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Research Papers

A New Family of Higher-Order Time Integration Algorithms for the Analysis of Structural Dynamics

[+] Author and Article Information
Wooram Kim

Department of Mechanical Engineering,
Texas A&M University,
College Station, TX 77843-3123
e-mail: kim.wooram@yahoo.com

J. N. Reddy

Oscar S. Wyatt Jr. Chair
Distinguished Professor
Life Fellow ASME
Department of Mechanical Engineering,
MS 3123,
Texas A&M University,
College Station, TX 77843-3123
e-mail: jnreddy@tamu.edu

1Present address: Department of Mechanical Engineering, Korea Army Academy at Yeongcheon, Yeongcheon-si, Gyeongsangbuk-do 38900, Republic Korea.

2Corresponding author.

Contributed by the Applied Mechanics Division of ASME for publication in the JOURNAL OF APPLIED MECHANICS. Manuscript received May 17, 2017; final manuscript received May 21, 2017; published online June 7, 2017. Editor: Yonggang Huang.

J. Appl. Mech 84(7), 071008 (Jun 07, 2017) (17 pages) Paper No: JAM-17-1259; doi: 10.1115/1.4036821 History: Received May 17, 2017; Revised May 21, 2017

For the development of a new family of implicit higher-order time integration algorithms, mixed formulations that include three time-dependent variables (i.e., the displacement, velocity, and acceleration vectors) are developed. Equal degree Lagrange type interpolation functions in time are used to approximate the dependent variables in the mixed formulations, and the time finite element method and the modified weighted-residual method are applied to the velocity–displacement and velocity–acceleration relations of the mixed formulations. Weight parameters are introduced and optimized to achieve preferable attributes of the time integration algorithms. Specific problems of structural dynamics are used in the numerical examples to discuss some fundamental limitations of the well-known second-order accurate algorithms as well as to demonstrate advantages of using the developed higher-order algorithms.

Copyright © 2017 by ASME
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References

Figures

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Fig. 1

Schematic presentation of time element obtained from fourth-degree Lagrange interpolations functions. Parameters τ1, τ2, and τ3 are used to adjust specific locations of the internal time nodes.

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Fig. 2

Spectral radii versus Δt/T for current third-, fifth-, and seventh-order algorithms with varying values of μ

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Fig. 3

Relative period errors versus Δt/T for current third-, fifth-, and seventh-order algorithms with varying values of μ

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Fig. 4

Damping ratios versus Δt/T for current third-, fifth-, and seventh-order algorithms with varying values of μ

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Fig. 5

Description of bimaterial bar with continuous excitation on left edge

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Fig. 6

Comparison of center displacements at t = 100.0 (after hundred cycles of excitation)

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Fig. 7

Comparison of center velocities at t = 100.0 (after hundred cycles of excitation)

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Fig. 8

Comparison of center accelerations at t = 100.0 (after hundred cycles of excitation)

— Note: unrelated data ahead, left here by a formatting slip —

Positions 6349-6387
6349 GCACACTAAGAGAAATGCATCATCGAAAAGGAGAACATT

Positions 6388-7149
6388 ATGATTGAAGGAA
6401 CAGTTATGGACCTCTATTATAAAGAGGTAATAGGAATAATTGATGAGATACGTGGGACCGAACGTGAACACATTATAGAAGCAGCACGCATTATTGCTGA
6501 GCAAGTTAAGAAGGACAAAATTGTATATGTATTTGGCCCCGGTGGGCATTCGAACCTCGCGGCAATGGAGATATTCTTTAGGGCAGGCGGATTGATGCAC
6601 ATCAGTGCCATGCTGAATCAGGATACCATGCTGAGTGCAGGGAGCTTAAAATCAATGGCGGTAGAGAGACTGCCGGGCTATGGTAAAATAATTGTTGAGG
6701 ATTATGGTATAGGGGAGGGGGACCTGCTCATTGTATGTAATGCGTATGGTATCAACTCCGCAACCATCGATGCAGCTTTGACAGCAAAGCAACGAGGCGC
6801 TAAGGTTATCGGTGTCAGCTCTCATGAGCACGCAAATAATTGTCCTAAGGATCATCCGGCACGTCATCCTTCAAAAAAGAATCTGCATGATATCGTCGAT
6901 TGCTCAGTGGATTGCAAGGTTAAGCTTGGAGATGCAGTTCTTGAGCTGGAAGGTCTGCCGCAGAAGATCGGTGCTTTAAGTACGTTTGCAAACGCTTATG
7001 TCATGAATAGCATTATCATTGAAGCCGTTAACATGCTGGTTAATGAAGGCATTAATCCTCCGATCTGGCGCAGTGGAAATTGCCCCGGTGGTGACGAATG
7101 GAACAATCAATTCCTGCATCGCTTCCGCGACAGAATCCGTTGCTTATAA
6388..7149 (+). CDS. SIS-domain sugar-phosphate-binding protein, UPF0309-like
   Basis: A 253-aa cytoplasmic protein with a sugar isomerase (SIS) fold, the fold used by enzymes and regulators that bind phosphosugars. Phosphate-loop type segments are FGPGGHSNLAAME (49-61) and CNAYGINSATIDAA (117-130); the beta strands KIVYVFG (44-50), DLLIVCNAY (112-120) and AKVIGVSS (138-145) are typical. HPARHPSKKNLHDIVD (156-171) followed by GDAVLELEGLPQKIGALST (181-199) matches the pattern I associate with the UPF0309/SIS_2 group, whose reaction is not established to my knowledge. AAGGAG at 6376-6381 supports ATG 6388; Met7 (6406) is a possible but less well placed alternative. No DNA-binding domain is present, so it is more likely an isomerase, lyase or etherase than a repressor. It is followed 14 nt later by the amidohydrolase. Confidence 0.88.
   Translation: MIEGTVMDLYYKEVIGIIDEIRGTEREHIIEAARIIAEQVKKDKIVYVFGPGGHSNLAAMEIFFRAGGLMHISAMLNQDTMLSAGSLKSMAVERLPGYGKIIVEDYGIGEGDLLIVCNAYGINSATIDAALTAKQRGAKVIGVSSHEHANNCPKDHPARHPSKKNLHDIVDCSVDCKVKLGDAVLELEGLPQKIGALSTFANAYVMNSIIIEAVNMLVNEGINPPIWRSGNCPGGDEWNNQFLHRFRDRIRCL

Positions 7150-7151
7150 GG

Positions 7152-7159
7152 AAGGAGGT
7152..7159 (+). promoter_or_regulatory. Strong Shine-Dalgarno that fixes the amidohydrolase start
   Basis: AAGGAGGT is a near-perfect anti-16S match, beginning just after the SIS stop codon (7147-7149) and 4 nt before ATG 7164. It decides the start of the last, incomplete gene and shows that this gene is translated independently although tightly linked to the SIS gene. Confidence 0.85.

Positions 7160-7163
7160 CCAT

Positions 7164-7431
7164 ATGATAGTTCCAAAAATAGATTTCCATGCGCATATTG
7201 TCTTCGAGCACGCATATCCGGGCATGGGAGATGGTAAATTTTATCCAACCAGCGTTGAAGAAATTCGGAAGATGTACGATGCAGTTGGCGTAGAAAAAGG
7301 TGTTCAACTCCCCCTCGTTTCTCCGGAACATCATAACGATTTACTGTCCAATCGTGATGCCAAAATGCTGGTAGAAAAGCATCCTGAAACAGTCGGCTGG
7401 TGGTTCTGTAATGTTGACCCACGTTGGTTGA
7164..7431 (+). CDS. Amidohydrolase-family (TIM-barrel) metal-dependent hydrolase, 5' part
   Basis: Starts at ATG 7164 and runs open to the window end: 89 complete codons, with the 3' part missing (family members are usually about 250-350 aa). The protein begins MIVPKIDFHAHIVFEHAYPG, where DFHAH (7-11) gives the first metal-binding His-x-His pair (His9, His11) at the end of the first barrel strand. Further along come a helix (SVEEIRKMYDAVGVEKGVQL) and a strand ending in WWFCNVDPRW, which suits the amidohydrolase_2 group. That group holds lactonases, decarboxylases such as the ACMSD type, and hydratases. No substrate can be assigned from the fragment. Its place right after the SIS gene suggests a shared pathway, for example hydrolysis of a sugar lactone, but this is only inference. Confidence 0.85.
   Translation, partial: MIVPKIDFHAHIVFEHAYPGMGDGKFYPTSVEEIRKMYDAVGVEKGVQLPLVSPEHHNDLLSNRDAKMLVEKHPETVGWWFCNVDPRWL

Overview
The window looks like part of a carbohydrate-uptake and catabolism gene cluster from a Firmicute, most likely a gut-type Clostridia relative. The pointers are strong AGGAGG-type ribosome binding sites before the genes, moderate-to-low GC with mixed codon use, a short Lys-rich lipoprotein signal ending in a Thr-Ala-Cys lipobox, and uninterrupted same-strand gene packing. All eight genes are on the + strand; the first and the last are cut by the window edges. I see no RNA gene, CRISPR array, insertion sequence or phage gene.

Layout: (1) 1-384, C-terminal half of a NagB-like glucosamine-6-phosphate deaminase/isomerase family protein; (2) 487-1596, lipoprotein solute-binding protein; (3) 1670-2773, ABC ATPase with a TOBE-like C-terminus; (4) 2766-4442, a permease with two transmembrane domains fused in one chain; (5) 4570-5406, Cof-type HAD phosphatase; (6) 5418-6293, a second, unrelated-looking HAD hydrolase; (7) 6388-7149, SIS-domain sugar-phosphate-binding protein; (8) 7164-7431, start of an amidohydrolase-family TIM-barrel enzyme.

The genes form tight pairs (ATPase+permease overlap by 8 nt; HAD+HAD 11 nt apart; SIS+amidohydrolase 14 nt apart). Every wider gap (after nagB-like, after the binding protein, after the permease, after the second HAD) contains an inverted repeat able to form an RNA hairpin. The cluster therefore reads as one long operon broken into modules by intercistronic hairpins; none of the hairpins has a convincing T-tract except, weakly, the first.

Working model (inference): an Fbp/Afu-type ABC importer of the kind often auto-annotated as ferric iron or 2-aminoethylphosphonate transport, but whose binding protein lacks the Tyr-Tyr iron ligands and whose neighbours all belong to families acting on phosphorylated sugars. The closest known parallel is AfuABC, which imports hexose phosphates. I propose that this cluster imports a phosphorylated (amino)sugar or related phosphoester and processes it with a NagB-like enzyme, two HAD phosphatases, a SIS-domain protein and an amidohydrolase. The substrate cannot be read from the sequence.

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Fig. 9

Comparison of center displacements at the beginning of excitation (0 ≤ t ≤ 1)

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Fig. 10

Comparison of center velocities at the beginning of excitation (0 ≤ t ≤ 1)

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Fig. 11

Comparison of center accelerations at the beginning of excitation (0 ≤ t ≤ 1)

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Fig. 12

Comparison of center displacements of the bimaterial bar with stiff and soft parts

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Fig. 13

Comparison of center velocities of the bimaterial bar with stiff and soft parts

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Fig. 14

Comparison of center accelerations of the bimaterial bar with stiff and soft parts

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Fig. 15

Enlarged picture of Fig. 14

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Fig. 16

Oscillation of moderately nonlinear simple pendulum with θmax = 90 deg

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Fig. 17

Oscillation of highly nonlinear simple pendulum with θmax = 179.9 deg

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Fig. 18

Comparison of angles for current (eighth- and tenth-order) and second-order algorithms (the Newmark method and the Baig and Bathe method) for mildly nonlinear case. Initial conditions are chosen to get the maximum angle π/2 = 90.0 deg at the quarter of period.

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Fig. 19

Comparison of angles for current (eighth- and tenth-order) and second-order algorithms (the Newmark method and the Baig and Bathe method) for highly nonlinear case. The second-order algorithms used Δt = T/10,000, and the current tenth-order algorithm used Δt = T/100, respectively, T being the period.

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Fig. 20

Comparison of angles for current (eighth- and tenth-order) and second-order algorithms (the Newmark method and the Baig and Bathe method) for highly nonlinear case. The second-order algorithms used Δt = T/20,000, and the current eighth- and tenth-order algorithms used Δt = T/100 and Δt = T/50, respectively, T being the period.

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